Patrick was peeved because we almost all won a $350 credit on our electric bill. Almost. But as quick as the idea popped out of Patrick’s state Senate, it was unplugged by the House.
Rejection by House leaders riled Patrick, and as a true Texan might say, he set his hat at a fightin’ angle.
“They ignored us,” he complained to his colleagues.
He made one last try to get the House to approve using almost $3 billion for $350 credits to electricity customers served by power grid operator, Electric Reliability Council of Texas. The money would come from an existing state gross-receipts tax on utilities. The credit would have helped about 25 million residential customers served by ERCOT.
House bill managers told Patrick’s negotiators it was too late, Patrick recalled. “The message was, ‘We’re out of time.’”
You can do a lot in a 140-day session, but only if you want to.
Molly Ivins once said, “I think of Texas as the laboratory for bad government.”
This was on display during the final weekend in Austin. Like fifth-graders who save their important homework for the last possible moment or not at all, Texas lawmakers often save the important stuff for the final hour before the deadline. Maybe they work better under pressure, except actually they don’t.
This practice of delaying decisions until there’s too little time to debate leads to bad laws. The rush-rush allows secret last-minute deals and opens holes for lobbyists to sneak in last-moment quickie amendments that make their corporate clients all too happy. By the end, bills come so fast lawmakers don’t have time to read them.
Often, when lawmakers finally get in high gear, it’s too late to know what’s really happening. Example: Who knew Patrick was pushing a last-minute $350 credit? It didn’t get attention. But that credit would certainly ease some of the pain caused by lawmakers’ decision to permit the borrowing of billions of dollars in bonds.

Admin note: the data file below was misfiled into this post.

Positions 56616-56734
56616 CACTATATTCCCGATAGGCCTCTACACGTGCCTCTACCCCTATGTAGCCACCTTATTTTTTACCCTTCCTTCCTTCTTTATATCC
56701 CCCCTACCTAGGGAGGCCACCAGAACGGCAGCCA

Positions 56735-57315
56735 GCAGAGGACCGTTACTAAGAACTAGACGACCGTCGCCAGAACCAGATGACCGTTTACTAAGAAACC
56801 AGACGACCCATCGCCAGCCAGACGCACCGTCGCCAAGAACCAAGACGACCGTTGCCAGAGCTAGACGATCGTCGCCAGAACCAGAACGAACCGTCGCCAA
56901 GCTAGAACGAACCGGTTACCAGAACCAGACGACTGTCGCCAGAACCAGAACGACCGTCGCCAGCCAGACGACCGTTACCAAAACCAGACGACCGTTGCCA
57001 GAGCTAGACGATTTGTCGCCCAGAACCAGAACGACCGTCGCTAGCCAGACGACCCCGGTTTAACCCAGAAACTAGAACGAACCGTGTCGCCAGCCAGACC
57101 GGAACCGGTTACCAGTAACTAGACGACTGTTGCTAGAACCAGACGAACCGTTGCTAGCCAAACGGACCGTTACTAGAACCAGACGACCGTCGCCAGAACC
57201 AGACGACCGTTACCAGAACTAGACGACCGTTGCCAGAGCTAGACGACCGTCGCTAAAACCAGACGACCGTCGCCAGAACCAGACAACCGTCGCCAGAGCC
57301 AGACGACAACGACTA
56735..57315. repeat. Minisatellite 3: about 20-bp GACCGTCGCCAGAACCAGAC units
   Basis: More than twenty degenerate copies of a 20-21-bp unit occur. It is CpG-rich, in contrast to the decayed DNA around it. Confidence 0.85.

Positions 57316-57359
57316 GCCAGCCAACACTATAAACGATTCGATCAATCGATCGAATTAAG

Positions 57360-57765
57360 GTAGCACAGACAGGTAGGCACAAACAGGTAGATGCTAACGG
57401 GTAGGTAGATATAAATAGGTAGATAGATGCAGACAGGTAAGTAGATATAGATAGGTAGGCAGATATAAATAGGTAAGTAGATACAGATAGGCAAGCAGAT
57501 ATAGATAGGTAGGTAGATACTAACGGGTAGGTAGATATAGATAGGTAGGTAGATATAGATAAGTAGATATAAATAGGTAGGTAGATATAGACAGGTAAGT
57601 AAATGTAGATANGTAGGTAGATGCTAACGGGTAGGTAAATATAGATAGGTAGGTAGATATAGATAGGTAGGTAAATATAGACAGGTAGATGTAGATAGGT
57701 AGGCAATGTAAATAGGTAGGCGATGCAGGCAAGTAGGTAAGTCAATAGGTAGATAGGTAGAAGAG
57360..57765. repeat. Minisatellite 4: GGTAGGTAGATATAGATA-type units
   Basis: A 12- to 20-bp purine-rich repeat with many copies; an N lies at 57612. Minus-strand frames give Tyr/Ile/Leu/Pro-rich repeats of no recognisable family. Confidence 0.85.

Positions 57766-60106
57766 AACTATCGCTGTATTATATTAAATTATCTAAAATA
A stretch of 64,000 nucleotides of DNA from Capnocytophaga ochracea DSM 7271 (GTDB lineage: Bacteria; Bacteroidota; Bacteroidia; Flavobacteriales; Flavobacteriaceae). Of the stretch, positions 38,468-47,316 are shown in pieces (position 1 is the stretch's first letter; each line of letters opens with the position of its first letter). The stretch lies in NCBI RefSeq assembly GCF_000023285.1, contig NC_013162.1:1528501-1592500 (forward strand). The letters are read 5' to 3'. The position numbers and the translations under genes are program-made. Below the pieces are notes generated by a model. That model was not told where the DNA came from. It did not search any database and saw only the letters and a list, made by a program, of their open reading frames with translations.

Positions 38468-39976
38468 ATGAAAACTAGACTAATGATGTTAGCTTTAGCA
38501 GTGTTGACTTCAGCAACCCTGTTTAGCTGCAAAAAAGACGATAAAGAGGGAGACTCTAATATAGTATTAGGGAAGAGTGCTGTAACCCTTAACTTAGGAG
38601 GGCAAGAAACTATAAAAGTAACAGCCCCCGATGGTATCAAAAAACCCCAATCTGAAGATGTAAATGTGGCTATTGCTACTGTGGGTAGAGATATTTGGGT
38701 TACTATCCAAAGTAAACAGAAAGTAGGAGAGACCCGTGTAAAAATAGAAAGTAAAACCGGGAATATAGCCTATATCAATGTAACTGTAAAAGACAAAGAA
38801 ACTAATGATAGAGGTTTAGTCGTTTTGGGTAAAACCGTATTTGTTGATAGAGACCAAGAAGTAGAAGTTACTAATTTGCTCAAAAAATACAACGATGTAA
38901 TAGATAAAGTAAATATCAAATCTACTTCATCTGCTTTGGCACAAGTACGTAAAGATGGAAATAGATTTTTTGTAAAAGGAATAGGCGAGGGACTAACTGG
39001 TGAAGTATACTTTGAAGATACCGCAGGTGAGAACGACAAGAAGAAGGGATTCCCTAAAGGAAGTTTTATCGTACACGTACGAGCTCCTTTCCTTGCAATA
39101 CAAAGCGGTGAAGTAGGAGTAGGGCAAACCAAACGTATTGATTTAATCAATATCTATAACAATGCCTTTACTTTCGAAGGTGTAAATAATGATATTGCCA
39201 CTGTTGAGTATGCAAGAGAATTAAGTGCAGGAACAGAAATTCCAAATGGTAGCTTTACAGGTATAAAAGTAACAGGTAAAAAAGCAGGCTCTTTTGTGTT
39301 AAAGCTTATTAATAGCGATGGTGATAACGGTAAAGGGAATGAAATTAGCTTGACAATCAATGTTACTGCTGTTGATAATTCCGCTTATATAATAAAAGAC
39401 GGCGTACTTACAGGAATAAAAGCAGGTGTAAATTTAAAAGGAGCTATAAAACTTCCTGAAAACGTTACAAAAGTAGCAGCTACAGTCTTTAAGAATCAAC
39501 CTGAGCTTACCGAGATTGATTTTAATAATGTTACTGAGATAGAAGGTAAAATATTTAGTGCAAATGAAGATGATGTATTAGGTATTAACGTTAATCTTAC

Money raised from the bonds will be used to pay outstanding bills for utility-related companies that got whomped in the February freezeout. Not your bills.
You and I are looking at surcharges for those bonds on our electric bills that we may be paying for the next 30 years. How much will be borrowed now, at what interest rate and what kind of payback? Nobody knows. Cue the bond lawyers.
The final days and hours are called a legislative logjam, except it is members’ bills, not logs, that seem to fall everywhere. Only the strong survive.
One of the most famous examples of pushing things to the last minute occurred in 1991. With eight minutes until midnight on the final night of the session, lawmakers approved a state sales tax of 2%. Hey, sales tax: Happy 30th birthday.
None of the electricity bills about to be signed into law by Gov. Greg Abbott are going to help you the way that credit would. The bills that passed won’t prevent summer brownouts and winter blackouts for at least 18 months or so.